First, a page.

DESTINATION: RECAP. MAD MEN: SEASON FIVE. EPISODE ONE
The Draper It’s Printed On
So to begin with civil rights. That’s where the show starts and that’s where I start. In the pantheon of big things to talk about, civil rights is right, right up there. Anyone’s top tier. At the time of Mad Men, Martin Luther King was making speeches in which he summoned us to call on something Ghandilike inside ourselves to achieve the best angels of our nature. The ten best angels of our nature.
For many detractors (I won’t call them haters, but you might) the fact that Mad Men for its first four seasons had almost no non-white people on it proved that it was a show about white people. I have always said this is ridiculous. The fact that they didn’t talk about civil rights proved how much the show was about civil rights. It was the giant blue elephant in the room and it became the room itself. Anyone who can watch Don’s trip to Palm Springs and tell me that civil rights is not the subtext of every second of that show is either fooling themselves or fooling me.
Anyhow, the lie was put to the match tonight when the episode opened front and certain, with civil rights right there on the table. BOOM! Kowabunga. And now civil rights can never be an issue that Mad Men never once mentioned again. Even when they when they didn’t mention it again for the rest of the episode, it was there, lurking in the first scene and we can only imagine how that first scene will change everything, if not in this episode then in some later episodes certainly.
The other thing is the furniture and the costumes. By which I mean, don’t you want them all? Have you ever looked at a furniture magazine and said I wish this magazine was a TV show? Well, tonight you got your wish! Again! Mad Men delivered the goods and upholsteries.
The third thing about tonight’s episode was the brilliance of how boring it was. It might have been the most boring episode of TV ever filmed which only proves that it was probably the best episode of TV ever filmed. For two years, fans have waited for Mad Men to return and wondered what would happen. The tension built up to a crescendo approaching madness. Then it went down to nothing. Then it came back more powerful than ever. What had happened?!!!!!!!?? What, Goddamnit! Tell us!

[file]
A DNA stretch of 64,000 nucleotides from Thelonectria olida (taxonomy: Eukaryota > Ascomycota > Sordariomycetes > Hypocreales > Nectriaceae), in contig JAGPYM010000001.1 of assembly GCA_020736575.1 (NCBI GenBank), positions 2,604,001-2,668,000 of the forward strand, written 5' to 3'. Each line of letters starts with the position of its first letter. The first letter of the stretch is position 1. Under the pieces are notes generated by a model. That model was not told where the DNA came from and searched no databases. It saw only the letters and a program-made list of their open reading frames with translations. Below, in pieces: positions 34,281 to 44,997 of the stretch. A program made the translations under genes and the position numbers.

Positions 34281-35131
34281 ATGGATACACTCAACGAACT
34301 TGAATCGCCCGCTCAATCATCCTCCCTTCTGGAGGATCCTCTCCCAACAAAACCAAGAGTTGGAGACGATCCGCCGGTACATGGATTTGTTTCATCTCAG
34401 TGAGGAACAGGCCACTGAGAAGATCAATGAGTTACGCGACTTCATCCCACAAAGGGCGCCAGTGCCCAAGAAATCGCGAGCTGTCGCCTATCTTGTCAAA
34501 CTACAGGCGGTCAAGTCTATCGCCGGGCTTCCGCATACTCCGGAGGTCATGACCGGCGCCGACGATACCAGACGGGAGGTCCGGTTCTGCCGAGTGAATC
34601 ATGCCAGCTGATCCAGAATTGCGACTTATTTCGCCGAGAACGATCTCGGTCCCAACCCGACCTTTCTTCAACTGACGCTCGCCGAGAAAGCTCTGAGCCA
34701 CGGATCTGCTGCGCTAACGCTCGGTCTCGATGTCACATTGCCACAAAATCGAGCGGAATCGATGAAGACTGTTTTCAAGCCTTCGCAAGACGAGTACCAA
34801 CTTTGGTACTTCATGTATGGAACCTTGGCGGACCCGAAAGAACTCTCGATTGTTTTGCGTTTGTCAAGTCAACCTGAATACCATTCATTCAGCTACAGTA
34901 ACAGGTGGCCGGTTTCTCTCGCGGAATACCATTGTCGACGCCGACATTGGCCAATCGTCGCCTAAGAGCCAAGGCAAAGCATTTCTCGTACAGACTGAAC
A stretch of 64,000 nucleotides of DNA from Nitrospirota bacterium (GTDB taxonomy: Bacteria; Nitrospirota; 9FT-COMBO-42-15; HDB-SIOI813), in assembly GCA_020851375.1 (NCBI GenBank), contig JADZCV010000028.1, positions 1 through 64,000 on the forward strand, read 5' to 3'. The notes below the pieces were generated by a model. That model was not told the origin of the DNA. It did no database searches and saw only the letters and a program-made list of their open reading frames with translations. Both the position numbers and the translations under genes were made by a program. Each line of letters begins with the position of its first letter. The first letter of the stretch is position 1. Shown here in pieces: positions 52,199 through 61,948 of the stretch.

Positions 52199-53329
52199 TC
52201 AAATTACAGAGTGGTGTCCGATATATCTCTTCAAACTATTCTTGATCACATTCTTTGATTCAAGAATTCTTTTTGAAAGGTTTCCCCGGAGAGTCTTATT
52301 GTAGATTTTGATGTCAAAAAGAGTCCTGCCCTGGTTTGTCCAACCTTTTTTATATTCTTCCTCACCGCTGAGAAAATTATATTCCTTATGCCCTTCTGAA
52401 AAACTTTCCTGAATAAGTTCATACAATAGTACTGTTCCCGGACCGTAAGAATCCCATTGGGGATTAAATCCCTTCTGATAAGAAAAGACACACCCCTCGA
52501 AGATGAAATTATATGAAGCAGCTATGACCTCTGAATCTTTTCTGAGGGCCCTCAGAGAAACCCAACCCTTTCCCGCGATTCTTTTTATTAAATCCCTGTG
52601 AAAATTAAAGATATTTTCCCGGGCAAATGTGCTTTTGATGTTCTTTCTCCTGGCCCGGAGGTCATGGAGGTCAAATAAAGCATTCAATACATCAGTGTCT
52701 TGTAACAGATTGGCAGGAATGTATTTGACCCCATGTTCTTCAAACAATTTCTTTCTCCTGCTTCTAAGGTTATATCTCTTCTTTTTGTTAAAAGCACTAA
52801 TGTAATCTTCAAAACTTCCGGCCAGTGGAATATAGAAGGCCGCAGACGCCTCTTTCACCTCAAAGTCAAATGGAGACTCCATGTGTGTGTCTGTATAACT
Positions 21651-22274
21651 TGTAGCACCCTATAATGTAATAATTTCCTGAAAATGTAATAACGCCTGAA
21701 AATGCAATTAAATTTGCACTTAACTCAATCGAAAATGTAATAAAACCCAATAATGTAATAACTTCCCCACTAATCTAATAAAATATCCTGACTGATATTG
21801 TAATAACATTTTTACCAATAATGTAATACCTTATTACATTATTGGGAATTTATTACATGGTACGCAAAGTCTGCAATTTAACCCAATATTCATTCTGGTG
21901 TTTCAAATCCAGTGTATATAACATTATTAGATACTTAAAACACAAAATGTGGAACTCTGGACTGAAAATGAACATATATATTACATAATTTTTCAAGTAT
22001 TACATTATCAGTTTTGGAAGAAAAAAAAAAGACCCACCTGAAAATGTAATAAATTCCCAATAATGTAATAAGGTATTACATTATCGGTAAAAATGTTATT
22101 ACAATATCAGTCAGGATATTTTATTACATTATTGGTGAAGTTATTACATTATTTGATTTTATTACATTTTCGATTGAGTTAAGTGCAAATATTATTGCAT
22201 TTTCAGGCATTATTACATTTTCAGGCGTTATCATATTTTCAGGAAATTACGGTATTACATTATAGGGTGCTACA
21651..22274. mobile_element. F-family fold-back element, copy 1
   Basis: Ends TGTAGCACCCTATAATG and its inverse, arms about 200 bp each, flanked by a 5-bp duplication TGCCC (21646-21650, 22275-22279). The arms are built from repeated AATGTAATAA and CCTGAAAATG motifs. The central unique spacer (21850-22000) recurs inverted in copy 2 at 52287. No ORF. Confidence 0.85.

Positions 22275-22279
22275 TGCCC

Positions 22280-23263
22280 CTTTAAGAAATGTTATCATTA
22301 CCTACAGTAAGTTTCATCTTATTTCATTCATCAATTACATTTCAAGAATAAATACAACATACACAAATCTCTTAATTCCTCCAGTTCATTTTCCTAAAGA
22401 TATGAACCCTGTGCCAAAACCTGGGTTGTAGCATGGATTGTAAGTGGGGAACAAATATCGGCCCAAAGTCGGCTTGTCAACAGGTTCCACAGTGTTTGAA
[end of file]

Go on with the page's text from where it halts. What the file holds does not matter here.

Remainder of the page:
Well tonight, Matthew Weiner returned, he looked all those people in the eye who thought that this show was Little House on the Prairie and you were going to get a nice neat resolution to all those dangling prepositions and he said, suck it jerkoffs. This is a novel not a Bazooka Joe comic strip. And novels as you know, sometimes go somewhere, but more often go nowhere, because they are art.
A few complaints though:
• It’s a little odd that Bert Cooper brings his robot daughter to work every day. That needs to be better explained.
• The rules for when they break into song need to be more clear. Don’s wife singing makes sense in context, but when the whole office starts singing Christina Argulera medleys, it’s not clear whether this is supposed to be really happening or just a dream. Never been a fan of the theme episodes.
• Alright already, Pete is adorkable, you got us! But does this message have to be jammed down our throats in every episode? Less pinatas, more plot please!
• Don can’t shoot the Samarillions with a Varon T-disrupter because we know from the episode when they went to the future to stop 1987 stock market crash that the Varon T disrupter didn’t get invented until after the Challenger explosion.
• Do Rosencrantz and Guildenstern understand they are in a play? If not, doesn’t their ignorance in fact make them able to control the narrative in ways that Hamlet in his hemming and hawing can only dream of. And if they do realize they are in a play, isn’t it this very consciousness of the narrative structure the thing that paralyzes them within it? I really thought we would achieve some resolution in this via the psychic rupture created in the Don/Betty split but apparently Matt Weiner after putting this elephant on the table is as confused about it as R and G themselves.
Other than that: best episode of television I ever saw.